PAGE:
Tag Archives: Fair Use

A Christmastime Copyright Tale Featuring A (Very) Grown Up Cindy-Lou Who

Are you sick and tired of the Christmas spirit?  Apparently, you are not alone.  Meet Matthew Lombardo, the author of a comedic play called Who’s Holiday!  Billed as “the show Dr. Seuss doesn’t want you to see,” Who’s Holiday! is a one-woman play running Off-Broadway until December 31 featuring Cindy-Lou Who as a down-and-out, hard-drinking, Who-Hash-smoking, 45-year old woman recovering from her disastrous relationship with the Grinch.… More

Posner On Copyright: 10 Cases To Remember

When Judge Richard Allen Posner abruptly retired from the Seventh Circuit Court of Appeals last month, we were so caught off guard that it took a few weeks to get our tribute machine up and running.  Why a tribute to Posner on the Trademark and Copyright Law Blog?  Well, among the many legal areas profoundly influenced by this prolific jurist and author (the list of areas he did not affect would almost certainly be shorter),… More

A Copyright Fable: Debunking The “Seven-Second Rule”

If you are a television news producer or documentary filmmaker, you have almost certainly faced this issue: You are putting together a story about a past event, and you want to make the point that this past event was once the subject of media coverage.  The easiest way to do that is to show some of that media coverage, for example, by including a short clip from the evening news or by panning across a newspaper article headline.… More

Jersey Boys: The Curtain Call For Two Copyright Claims

Last month, the Broadway hit-musical Jersey Boys closed its doors after a spectacular eleven-year run.  As someone who hails from the great state of New Jersey and who saw the show twice, I thought it was only appropriate to give Jersey Boys a formal send off.  And what better way for a copyright lawyer to honor Jersey Boys than to write about two Jersey Boys-related copyright suits?… More

Fair Use Copyright Ruling Stands For Google Books

GoogleLast month, the Supreme Court denied certiorari in Authors Guild v. Google, Inc., the long-running copyright case involving Google’s Google Books project.  The high court’s refusal to hear the case leaves in place the Second Circuit’s October 2015 decision in favor of Google and brings to a close this highly publicized and closely watched litigation, more than a decade after it began. … More

Why President Lincoln Put the Civil War on Hold to Extend Copyright Protection to Photographs

1lWe’ve taken advantage of past Presidents Days to recount George Washington’s role in the history of U.S. Copyright law, specifically the birth of fair use. That role was not insubstantial, but it was posthumous and, therefore, unwitting. By contrast, Abraham Lincoln’s contribution to copyright law was likely quite intentional.

On March 3, 1865, President Lincoln signed into law “An Act to Amend Several Acts Respecting Copyright,” the galley of which contained the subheading: “Photographs … may be copyrighted.” This was the first U.S.… More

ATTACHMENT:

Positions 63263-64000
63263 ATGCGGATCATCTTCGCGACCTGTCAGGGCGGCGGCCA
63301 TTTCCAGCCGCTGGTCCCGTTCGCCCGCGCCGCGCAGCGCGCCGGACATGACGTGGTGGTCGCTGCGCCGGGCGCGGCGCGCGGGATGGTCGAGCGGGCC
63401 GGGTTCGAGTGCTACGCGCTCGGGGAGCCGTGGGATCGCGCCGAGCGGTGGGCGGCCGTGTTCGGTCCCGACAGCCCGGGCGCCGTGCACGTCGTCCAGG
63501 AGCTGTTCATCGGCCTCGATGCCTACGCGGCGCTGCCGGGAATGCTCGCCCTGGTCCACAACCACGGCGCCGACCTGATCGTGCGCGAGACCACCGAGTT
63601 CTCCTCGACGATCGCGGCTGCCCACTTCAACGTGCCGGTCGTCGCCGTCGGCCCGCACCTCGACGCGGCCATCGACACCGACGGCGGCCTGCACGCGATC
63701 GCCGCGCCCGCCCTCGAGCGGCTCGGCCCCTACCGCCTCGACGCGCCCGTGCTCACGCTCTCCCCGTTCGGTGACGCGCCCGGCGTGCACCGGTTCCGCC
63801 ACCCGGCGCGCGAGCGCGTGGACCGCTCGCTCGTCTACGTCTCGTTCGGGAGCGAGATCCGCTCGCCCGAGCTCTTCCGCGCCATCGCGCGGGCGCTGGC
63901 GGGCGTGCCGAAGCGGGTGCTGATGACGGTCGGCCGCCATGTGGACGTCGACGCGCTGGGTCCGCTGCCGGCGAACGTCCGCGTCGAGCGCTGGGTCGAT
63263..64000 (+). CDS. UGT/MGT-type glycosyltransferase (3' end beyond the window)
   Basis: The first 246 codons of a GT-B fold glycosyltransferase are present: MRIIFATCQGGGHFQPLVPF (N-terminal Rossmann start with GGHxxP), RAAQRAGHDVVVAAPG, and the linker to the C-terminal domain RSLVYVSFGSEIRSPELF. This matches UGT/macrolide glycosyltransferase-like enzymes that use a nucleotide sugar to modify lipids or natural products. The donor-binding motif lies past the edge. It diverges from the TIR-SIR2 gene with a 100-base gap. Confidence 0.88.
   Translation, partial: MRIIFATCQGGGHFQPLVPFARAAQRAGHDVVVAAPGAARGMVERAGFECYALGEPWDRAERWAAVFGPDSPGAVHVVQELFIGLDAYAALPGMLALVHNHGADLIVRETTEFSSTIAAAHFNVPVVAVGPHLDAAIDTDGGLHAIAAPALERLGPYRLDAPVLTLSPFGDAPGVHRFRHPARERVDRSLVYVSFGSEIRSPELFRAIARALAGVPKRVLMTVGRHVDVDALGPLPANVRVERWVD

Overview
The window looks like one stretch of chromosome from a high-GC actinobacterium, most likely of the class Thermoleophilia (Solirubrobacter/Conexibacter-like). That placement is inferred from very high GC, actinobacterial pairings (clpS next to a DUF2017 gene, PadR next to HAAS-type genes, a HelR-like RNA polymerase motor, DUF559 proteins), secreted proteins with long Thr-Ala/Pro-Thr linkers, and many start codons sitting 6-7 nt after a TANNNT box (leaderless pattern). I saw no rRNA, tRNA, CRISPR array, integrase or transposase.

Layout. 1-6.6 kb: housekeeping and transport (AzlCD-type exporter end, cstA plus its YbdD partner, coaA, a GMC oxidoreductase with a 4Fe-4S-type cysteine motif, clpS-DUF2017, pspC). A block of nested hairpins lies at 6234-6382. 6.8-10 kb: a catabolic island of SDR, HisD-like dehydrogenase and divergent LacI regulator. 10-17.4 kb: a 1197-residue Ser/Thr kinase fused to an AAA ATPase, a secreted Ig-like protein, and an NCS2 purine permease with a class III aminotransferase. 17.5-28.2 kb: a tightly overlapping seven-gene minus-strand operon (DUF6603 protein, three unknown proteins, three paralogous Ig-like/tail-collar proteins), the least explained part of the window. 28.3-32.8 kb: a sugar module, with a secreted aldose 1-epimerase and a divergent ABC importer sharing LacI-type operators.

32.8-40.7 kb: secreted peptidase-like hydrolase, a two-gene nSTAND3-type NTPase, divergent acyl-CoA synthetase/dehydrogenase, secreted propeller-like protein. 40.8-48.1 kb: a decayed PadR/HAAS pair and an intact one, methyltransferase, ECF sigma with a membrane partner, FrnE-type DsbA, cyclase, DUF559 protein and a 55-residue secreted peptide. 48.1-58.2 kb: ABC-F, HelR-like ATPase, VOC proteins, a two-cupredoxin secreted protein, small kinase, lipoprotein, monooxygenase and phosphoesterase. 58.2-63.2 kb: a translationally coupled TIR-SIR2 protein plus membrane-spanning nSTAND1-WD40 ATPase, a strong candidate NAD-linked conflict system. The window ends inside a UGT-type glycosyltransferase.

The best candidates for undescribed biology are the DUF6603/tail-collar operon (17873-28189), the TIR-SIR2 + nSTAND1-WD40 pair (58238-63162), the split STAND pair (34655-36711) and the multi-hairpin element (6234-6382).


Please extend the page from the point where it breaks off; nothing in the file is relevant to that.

Latest DMCA Triennial Review Permits Jailbreaking, Video Game Preservation, And More

crightMost readers of this blog are well-acquainted with the Digital Millennium Copyright Act (DMCA) and the anti-circumvention provisions codified therein, 17 U.S.C. § 1201 et seq., which prohibit the circumvention of technological measures that control access to a copyrighted work, even in the absence of copyright infringement.  The anti-circumvention provisions of the DMCA are often criticized for their failure to include an explicit fair use exemption like that included elsewhere in the Copyright Act,… More

Are You Sure This Isn’t About Copyright? Chicken Sandwiches, Monkey Selfies and the Boundaries of Copyright Law

CaptureLast week, a wild crested macaque named Naruto (but really People for the Ethical Treatment of Animals) filed a copyright infringement lawsuit against photographer David John Slater in the Northern District of California. The suit alleges that Slater infringed Naruto’s copyright in the famous “monkey selfies” (taken by Naruto with Slater’s camera). The complaint requests that the Court order Slater to disgorge any profits he has realized from the distribution of the images and establish a trust,… More

Copyright Strategies for Start-Up Companies

GyroAs a leader of a start-up company, you are probably aware of the importance of protecting your company’s innovative products, services and technologies through patent filings.  If you are savvy, you are also aware of the importance of having a trademark and branding strategy as well (see our guide entitled “Trademark Strategies for Start-Up Companies”).  Most start-up companies overlook copyright issues, however, and this can create problems down the road. … More

Harry Potter Lawsuits And Where To Find Them

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On July 31, 2015, Harry Potter author J.K. Rowling celebrates her 50th birthday, according to muggle sources. The enormous success of Rowling’s literary creation and its associated multimedia empire has spawned countless jealousies, countless imitators, countless parodists and countless pirates. The franchise has kept dozens if not hundreds of lawyers busy with precedent-setting copyright cases, trademark disputes, First Amendment battles over religious expression,… More